Empress of the Universe

Monday, October 02, 2006

The Canadian Charter of Rights and Freedoms

I am grateful and proud of the Canadian Charter of Rights and Freedoms.

My husband had a court date today for a driving offence. To say that he was nervous is a serious understatement. For at least the past six months, not a day has gone by that he hasn't thought about this day looming before him. But that's understandable -- he's never been in court for anything, not even a parking ticket. And, of course, nothing quite makes you feel like a criminal than having to enter a court building.

It's amazing to me that people complain about our courts and our police. After an afternoon people-watching at the courthouse in downtown Toronto today, I am convinced those complainers are the same ones who appear before the judge in ripped jeans, belly piercings exposed, sideways baseball caps, unshaven, leather jackets, designer bball-shoes, laces trailing behind. We're not talking about the poor, disadvantaged or underprivileged here. I stood outside the courthouse for some time watching the traffic come and go. We're talking about the hip hop boys who pull up in the low-riding Acuras with the bass blaring so loud there are sonic booms in their wake. Or the hair-flipping "Ginas" who show up with their girly-girl entourages driving Daddy's BMW.

Hubby's driving offence took place on June 1, 2005. His agent, an articling 20-something law student working for X-Copper, made an application before the court under the Charter that guarantees all Canadians the right to due process within a reasonable time of the original offence. In the case of traffic violations, that reasonable timeframe has been deemed to be eight-to-ten months, allowing for court back-logs and delays. It has been over 16 months since the original charge was laid. In fact, it inspired me to read the Charter in its entirety and there it is, right near the top:

Schedule B

Constitution Act, 1982
Enacted as Schedule B to the Canada Act 1982 (U.K.) 1982, c. 11, which came into force on April 17, 1982


PART I

Canadian charter of rights and freedoms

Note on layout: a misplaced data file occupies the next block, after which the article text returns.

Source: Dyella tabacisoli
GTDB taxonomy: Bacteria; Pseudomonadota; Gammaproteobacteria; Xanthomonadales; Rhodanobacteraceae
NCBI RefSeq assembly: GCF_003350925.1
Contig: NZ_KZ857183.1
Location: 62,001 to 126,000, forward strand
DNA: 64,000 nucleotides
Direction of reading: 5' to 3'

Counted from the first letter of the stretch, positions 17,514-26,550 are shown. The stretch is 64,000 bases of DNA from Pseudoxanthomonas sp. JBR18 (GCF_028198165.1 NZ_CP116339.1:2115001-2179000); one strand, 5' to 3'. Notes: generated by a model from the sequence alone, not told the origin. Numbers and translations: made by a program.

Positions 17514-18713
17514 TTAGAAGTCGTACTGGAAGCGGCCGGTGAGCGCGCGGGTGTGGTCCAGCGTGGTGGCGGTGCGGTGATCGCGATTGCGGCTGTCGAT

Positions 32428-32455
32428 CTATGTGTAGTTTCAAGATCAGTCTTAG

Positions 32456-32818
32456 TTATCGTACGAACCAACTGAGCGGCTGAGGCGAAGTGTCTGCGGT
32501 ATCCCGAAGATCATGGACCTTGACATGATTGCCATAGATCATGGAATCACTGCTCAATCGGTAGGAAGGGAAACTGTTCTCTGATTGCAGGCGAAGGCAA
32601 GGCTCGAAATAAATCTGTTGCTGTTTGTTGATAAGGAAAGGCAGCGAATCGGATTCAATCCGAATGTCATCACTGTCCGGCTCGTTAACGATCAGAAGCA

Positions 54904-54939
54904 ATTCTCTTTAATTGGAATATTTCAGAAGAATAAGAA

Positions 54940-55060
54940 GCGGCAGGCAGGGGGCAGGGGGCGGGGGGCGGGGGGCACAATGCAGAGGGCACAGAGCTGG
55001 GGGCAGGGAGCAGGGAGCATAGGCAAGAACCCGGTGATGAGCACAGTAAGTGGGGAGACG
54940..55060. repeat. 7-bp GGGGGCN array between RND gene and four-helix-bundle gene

Section 11 reads:

11. Any person charged with an offence has the right

a) to be informed without unreasonable delay of the specific offence;
b) to be tried within a reasonable time;
c) not to be compelled to be a witness in proceedings against that person in respect of the offence;
d) to be presumed innocent until proven guilty according to law in a fair and public hearing by an independent and impartial tribunal;
e) not to be denied reasonable bail without just cause;
f) except in the case of an offence under military law tried before a military tribunal, to the benefit of trial by jury where the maximum punishment for the offence is imprisonment for five years or a more severe punishment;
g) not to be found guilty on account of any act or omission unless, at the time of the act or omission, it constituted an offence under Canadian or international law or was criminal according to the general principles of law recognized by the community of nations;
h) if finally acquitted of the offence, not to be tried for it again and, if finally found guilty and punished for the offence, not to be tried or punished for it again; and
i) if found guilty of the offence and if the punishment for the offence has been varied between the time of commission and the time of sentencing, to the benefit of the lesser punishment.


After checking a few legal points (did the justice of the peace have jurisdiction to rule on this application? yes.), "Your Worship" asked the Crown Attorney to comment on this delay (I have no reply, Your Worship.) The charge was dismissed.

I am quite proud of this Charter. The preamble states:

Whereas Canada is founded upon principles that recognize the supremacy of God and the rule of law:

and Section 1 guarantees:

1. The Canadian Charter of Rights and Freedoms guarantees the rights and freedoms set out in it subject only to such reasonable limits prescribed by law as can be demonstrably justified in a free and democratic society.

I am also grateful that we did not have to invoke Section 12:

12. Everyone has the right not to be subjected to any cruel and unusual treatment or punishment.

and, of course, it was not necessary use the "notwithstanding clause."

1 Comments:

Anonymous Anonymous said...

Hey - good news for Lju. I'm sure that this will take a load off, eh?

R

10:02 PM  

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